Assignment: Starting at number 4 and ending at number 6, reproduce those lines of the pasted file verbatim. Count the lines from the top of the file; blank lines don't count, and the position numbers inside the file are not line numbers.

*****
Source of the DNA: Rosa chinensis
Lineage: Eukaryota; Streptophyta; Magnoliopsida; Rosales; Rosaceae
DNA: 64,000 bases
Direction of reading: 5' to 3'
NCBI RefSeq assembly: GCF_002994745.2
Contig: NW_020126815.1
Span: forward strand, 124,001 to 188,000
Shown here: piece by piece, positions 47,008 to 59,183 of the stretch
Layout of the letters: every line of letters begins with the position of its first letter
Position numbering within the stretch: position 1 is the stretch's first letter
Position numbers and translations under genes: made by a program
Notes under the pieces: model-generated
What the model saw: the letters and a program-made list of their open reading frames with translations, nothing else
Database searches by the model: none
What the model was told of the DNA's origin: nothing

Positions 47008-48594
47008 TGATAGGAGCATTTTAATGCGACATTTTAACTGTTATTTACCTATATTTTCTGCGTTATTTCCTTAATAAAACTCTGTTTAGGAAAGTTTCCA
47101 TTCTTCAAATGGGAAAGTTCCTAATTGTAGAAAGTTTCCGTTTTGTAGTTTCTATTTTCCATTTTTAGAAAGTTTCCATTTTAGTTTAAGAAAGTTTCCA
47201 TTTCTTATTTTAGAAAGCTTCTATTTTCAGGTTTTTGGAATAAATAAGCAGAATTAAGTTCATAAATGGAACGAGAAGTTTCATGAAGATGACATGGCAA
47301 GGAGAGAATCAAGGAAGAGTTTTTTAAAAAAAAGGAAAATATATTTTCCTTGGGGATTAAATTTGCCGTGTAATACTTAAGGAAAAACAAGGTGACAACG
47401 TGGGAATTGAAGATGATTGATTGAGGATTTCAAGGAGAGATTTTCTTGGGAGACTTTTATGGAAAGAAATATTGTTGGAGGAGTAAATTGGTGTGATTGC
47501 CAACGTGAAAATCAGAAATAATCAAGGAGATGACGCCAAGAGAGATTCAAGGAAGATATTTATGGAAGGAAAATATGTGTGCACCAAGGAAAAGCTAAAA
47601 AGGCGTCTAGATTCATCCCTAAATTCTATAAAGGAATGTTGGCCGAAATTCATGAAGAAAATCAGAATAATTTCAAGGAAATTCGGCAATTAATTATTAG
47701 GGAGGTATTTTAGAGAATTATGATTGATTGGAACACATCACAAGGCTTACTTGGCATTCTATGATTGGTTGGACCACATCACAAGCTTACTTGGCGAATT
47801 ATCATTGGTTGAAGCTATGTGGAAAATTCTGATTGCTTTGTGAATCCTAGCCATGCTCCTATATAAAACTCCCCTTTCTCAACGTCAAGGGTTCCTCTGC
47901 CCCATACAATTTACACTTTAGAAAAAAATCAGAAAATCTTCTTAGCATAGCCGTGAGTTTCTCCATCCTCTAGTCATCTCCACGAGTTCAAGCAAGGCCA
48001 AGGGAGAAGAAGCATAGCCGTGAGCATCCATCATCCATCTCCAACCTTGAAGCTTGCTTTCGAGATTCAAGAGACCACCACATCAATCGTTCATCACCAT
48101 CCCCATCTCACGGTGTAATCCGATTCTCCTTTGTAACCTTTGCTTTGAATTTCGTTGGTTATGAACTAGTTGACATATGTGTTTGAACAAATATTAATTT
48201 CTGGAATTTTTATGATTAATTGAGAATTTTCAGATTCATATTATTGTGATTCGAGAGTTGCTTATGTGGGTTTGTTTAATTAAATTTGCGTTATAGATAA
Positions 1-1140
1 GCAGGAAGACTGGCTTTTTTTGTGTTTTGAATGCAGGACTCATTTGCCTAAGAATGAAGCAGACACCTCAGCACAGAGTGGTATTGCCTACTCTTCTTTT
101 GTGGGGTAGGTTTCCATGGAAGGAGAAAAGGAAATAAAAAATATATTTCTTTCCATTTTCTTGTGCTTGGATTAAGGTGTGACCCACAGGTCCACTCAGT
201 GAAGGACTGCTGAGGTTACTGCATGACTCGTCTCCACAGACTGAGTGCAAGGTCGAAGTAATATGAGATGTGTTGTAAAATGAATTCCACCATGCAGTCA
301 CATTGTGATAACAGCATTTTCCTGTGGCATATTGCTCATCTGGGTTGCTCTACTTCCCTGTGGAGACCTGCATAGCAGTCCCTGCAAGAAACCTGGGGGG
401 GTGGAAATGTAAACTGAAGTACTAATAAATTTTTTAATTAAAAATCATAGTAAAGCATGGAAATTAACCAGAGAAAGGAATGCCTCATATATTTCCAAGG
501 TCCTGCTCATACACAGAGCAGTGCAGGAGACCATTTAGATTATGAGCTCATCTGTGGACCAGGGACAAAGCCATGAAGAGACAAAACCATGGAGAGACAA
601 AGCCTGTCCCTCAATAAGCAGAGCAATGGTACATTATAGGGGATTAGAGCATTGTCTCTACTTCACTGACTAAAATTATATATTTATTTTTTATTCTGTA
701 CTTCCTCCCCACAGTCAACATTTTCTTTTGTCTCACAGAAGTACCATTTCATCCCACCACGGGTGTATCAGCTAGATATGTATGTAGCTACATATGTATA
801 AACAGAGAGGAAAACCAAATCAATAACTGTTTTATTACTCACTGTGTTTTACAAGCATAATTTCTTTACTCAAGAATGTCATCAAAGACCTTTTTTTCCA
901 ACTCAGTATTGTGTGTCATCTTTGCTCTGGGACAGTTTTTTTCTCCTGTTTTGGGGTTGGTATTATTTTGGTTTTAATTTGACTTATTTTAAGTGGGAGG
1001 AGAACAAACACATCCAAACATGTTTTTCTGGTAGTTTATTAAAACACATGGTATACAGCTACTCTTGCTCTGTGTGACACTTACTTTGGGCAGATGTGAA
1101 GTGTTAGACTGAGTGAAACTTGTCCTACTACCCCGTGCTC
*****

Direction of reading: 5' to 3'
NCBI RefSeq assembly: GCF_002994745.2
Contig: NW_020126815.1